DOJ designated patsy: "Gunwalker Bill" Newell.
The Daily Caller's Matthew Boyle writes:
President Obama’s Justice Department is trying to deflect responsibility over decisions in the Project Gunrunner and Operation Fast and Furious investigations, which are being spearheaded by House Oversight Committee Chairman Rep. Darrell Issa, California Republican, and Sen. Chuck Grassley, Iowa Republican. Last Wednesday, Issa released new Project Gunrunner documents, including an approved wiretap application bearing Assistant Attorney General Lanny Breuer’s name. Though Breuer didn’t sign it, his Deputy Assistant Attorney General (DAAG), Kenneth Blanc, did.
Now the DOJ says Blanc’s signature and Breuer’s name doesn’t imply any federal-level responsibility. Justice Department spokeswoman Tracy Schmaler told The Daily Caller that the Obama administration’s DOJ officials routinely approve thousands of wiretap applications without knowing the specifics of the cases they’re signing off on.
“The review process for wiretap applications is a narrow assessment of whether a legal basis exists to support a surveillance request that ultimately goes before a judge for decision,” Schmaler said in an email. “These reviews are not approval of the underlying investigations or operations.”
House Oversight Committee spokesman Frederick Hill told TheDC he thinks it’s disturbing that the DOJ is routinely approving wiretap applications like this one. “The assertion that the Justice Department has a robo-signing process for wiretap applications is a deeply troubling defense,” Hill said in an email. “Applications for wiretaps generally include detailed descriptions of law enforcement activities, sworn statements and explanations for why invasive wiretaps are crucial to an investigation. Claiming ignorance on an operation where wiretaps were approved by high level officials raises even more concerns about irresponsible and reckless decisions by Justice officials that contributed to the deaths of two federal agents.”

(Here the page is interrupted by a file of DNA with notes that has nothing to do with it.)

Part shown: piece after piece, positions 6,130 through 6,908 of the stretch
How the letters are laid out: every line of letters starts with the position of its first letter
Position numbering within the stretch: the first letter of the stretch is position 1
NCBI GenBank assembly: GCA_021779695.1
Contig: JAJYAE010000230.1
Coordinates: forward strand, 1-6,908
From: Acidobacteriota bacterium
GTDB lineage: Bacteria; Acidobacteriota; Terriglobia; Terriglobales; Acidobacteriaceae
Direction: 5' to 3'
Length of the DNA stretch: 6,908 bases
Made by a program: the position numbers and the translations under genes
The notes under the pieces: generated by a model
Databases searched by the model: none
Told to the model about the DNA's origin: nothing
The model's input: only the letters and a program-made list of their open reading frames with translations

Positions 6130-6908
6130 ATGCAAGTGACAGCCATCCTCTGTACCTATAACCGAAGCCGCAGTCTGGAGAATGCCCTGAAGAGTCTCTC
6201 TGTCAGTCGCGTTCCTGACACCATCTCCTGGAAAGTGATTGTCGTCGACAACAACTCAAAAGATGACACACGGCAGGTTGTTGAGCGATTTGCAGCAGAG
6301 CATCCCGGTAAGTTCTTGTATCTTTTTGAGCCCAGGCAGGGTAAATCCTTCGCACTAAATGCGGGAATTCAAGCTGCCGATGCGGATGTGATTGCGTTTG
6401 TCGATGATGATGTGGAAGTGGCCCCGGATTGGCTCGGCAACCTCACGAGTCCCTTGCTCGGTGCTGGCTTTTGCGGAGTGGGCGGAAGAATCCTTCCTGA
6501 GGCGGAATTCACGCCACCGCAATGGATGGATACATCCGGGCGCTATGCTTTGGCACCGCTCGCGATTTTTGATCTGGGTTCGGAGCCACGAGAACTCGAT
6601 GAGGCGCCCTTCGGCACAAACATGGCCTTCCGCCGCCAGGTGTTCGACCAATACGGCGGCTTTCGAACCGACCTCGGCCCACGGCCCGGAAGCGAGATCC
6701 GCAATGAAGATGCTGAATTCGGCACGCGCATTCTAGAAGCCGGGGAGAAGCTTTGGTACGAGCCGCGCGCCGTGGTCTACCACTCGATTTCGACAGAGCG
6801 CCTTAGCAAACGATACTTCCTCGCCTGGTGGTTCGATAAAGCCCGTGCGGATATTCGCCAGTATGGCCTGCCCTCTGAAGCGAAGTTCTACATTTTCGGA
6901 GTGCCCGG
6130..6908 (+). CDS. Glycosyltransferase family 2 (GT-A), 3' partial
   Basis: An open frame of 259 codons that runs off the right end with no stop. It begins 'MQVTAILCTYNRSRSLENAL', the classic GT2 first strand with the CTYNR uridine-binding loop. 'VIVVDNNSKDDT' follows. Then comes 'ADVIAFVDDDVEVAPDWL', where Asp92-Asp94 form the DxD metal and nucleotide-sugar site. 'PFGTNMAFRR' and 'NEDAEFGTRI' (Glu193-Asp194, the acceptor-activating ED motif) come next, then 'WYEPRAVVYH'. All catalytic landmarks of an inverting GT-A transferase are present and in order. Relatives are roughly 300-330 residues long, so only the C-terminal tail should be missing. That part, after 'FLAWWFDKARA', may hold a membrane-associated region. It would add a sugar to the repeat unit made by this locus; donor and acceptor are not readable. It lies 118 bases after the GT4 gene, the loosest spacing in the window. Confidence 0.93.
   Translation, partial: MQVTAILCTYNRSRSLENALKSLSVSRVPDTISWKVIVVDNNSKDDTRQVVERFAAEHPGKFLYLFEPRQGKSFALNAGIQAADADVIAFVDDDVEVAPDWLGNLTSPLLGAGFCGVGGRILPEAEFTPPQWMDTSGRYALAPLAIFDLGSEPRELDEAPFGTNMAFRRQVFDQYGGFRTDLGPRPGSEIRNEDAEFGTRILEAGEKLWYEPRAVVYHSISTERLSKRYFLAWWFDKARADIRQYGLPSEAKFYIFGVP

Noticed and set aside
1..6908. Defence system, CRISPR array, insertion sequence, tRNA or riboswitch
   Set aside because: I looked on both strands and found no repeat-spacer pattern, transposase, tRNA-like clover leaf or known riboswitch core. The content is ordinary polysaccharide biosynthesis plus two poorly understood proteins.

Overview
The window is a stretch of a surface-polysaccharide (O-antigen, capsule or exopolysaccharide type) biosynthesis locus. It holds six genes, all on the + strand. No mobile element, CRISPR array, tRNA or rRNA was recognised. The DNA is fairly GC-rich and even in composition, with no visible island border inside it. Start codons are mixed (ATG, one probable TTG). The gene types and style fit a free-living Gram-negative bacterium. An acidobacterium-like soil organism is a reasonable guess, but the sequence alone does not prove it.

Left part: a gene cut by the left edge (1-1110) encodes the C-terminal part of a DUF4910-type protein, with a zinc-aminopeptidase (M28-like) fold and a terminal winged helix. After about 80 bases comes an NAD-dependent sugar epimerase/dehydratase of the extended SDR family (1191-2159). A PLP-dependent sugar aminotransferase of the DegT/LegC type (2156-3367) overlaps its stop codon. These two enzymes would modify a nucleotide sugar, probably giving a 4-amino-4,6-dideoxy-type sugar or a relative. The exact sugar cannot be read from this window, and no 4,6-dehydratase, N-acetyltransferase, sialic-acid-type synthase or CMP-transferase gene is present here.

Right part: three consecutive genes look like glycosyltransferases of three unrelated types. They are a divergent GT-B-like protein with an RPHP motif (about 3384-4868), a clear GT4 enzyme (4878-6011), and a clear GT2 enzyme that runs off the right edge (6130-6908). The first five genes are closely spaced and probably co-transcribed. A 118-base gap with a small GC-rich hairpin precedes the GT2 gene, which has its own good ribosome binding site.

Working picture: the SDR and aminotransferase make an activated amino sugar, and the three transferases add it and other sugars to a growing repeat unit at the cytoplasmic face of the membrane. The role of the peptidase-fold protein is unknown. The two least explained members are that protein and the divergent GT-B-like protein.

Another DOJ designated patsy: U.S. Attorney Dennis K. "Iron River" Burke (Janet Napolitano's right-hand butt boy).
Former federal prosecutor and Foundation for the Defense of Democracies Center for Law and Counterterrorism co-chair Andrew McCarthy told TheDC Schmaler is right in that Justice Department officials don’t have time to review facts and details of every wiretap application they sign. But, McCarthy said, that doesn’t absolve top officials of responsibility when something goes awry.
“Nobody would expect the Deputy Attorney General to know the details like the prosecutor on the case, but if your name is on something and it’s a screw-up, you’re going to end up being responsible for it not in the sense that anyone expects you to know all the facts, but if you’ve been relying on someone who isn’t doing a good job to vet these things, then that is your responsibility,” McCarthy said. “The reason that Congress put this requirement in the statute is because they wanted Justice Department oversight on the district offices because wiretaps are so invasive.”